Shane Carruth

Upstream Color

Shane Carruth’s sophomore effort Upstream Color, which was released on DVD and Blu-ray yesterday, is easily one of the most interesting and unique films of 2013. This story of modern alienation from the director of Primer has been met with competing interpretations, lavish praise, genuine confusion, and (most importantly) a great deal of discussion. I spoke with Carruth about the film, and here’s what he had to say about Thoreau’s “Walden,” the difficult relationship between mathematics and filmmaking, and picking up pebbles in search of pigs.

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Upstream Color

Warning: Though Shane Carruth has referred to his film as “un-spoilable,” this post discusses the ending of Upstream Color at length. It’s been a little over two weeks since I watched Shane Carruth’s ambitious sophomore feature, Upstream Color, and there are still specific images, moments, sounds and feelings that continue to resonate through my mind. Whether it be the sight of a worm moving through the crevices of a human body, the briefly glimpsed drama of an anonymous couple who made a habit out of creating distance and never reconciled before it was too late, or a man’s poetic gesture of quitting his drone job by watching business papers slowly float down several stories in a hermetically sealed, ultra-modern office-tropolis, Upstream Color is as sleek and expertly polished as it is sneakily affecting. A swimmer recites Thoreau’s “Walden” as she gathers pebbles in an indoor pool. A seemingly benevolent farmer herds and feeds a mundane gathering of pigs in a film in which no quotidian imagery is simply that. Blue and white permeate nature as if color itself was a literal material force of its own. Upstream Color is remarkable in its ability to merge the poetic with the concrete, routinely invoking abstract ideas with specific material symbols. The result is one of the most purely cinematic, well-crafted, and earnestly hopeful films released in the first half of 2013. It displays as much faith in audience intelligence as it does in the idea that a sincerely optimistic message will speak […]

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Upstream Color

Editor’s note: Rob’s review originally ran during Sundance earlier this year, but we’re re-running it now as the film releases on VOD tomorrow. And, not for nothing, but it’s still the best movie of the year so far. Shane Carruth has twice broken an unspoken contract between filmmakers and audiences that says watching movies should never require you to think, work or do any of the heavy lifting. A high percentage of film-goers and way too many filmmakers signed on to this arrangement, but small numbers of each stand strong in their defense of difficult and unconventional films. Those movies aren’t better by default, many of them are flat-out unwatchable in fact, but when they work, when everything falls into place… audiences are rewarded with something truly special. Carruth chose not to dumb down his debut, Primer, and while the dense dialogue left many viewers in its wake, those who remained enjoyed a smart and tightly-wound little time travel tale at the heart of something more personal. His long-awaited follow-up, Upstream Color, sees him breaking the rules again but with a far bigger, bolder and more aggressively challenging film that for better or worse ups the ante in every regard.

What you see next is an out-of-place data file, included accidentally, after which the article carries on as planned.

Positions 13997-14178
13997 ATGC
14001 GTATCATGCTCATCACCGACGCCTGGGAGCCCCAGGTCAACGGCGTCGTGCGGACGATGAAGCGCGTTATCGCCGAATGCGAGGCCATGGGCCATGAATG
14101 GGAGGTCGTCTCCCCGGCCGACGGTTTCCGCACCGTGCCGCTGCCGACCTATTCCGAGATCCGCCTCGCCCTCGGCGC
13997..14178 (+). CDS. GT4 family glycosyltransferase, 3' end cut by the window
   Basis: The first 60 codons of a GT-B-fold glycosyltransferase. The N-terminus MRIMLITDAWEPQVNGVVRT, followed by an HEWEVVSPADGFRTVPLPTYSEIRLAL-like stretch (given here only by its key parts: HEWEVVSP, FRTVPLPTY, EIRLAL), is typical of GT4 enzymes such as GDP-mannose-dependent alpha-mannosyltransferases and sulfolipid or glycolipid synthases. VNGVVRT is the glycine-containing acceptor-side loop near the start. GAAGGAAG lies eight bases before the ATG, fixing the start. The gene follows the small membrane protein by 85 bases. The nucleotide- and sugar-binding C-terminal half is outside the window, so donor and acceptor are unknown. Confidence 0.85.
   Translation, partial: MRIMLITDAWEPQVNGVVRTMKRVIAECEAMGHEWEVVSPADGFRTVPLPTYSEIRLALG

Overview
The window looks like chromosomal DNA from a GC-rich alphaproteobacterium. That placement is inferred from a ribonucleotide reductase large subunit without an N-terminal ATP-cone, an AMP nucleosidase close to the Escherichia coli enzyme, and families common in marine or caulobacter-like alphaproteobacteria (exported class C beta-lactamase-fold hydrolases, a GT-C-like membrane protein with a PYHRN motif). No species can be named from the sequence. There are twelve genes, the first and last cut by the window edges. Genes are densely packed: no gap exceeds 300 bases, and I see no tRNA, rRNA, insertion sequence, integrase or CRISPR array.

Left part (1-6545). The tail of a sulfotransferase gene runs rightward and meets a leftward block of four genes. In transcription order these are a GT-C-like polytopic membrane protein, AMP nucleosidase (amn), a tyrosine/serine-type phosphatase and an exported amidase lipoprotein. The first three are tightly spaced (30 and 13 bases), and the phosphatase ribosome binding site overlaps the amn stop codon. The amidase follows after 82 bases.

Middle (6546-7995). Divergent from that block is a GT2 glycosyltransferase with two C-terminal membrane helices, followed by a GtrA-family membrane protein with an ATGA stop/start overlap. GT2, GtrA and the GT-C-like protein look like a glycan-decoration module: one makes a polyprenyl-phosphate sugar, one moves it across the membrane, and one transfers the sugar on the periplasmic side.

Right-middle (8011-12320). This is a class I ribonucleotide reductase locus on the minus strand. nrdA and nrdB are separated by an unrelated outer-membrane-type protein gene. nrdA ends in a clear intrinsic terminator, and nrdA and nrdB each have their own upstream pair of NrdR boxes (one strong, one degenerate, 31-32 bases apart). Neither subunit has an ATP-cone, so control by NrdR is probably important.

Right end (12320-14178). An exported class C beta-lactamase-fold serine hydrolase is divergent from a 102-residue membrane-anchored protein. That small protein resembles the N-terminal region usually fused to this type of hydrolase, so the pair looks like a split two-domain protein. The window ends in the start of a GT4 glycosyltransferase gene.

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Iron Man 3

Tonight in the world of Movie News After Dark, we explore the reasons why Iron Man 3 is going to kick ass, watch the Game of Thrones cast do something that every violinist with a YouTube account has done, and we highlight some of the more unique experiences of SXSW 2013.

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Upstream Color

Upstream Color isn’t for everyone, a fact that writer/director/star/composer/producer/co-financer/editor/whatever-other-production-job-is-out-there Shane Carruth is quite aware of and wants people to know. To go about doing so, Carruth is handling the marketing himself, making it more a part of the story, rather than a selling tool. The Primer director went to great lengths to make Upstream Color, as shown by the extensive amount of credits he has on the movie. That behind-the-scenes ambition shows onscreen, something Rob Hunter and most critics agree with. The movie has a normal three act structure, but what Carruth does with that old formula is to tell the usual connective tissue and key moments through music, cinematography, and silence, instead of blaring exposition. Carruth spoke to us about his lyrical style, Upstream Color‘s narrative, and why there’s no Chaos Theory speech from Jeff Goldblum in the movie:

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Shane Carruth

It took far too much time for Shane Carruth to make his followup to Primer. The near-decade wait for his second feature didn’t come from laziness, since Carruth spent time working on an expensive project that next took off, and which I foolishly didn’t ask about. Fortunately, Carruth wanted to talk about where he’ll go after Upstream Color, a movie that lives up to the hype. While speaking with Shane Carruth at Southwest by Southwest, he gave us an insight into his mindset for his third movie.

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Alfred Hitchcock Fighting Steven Spielberg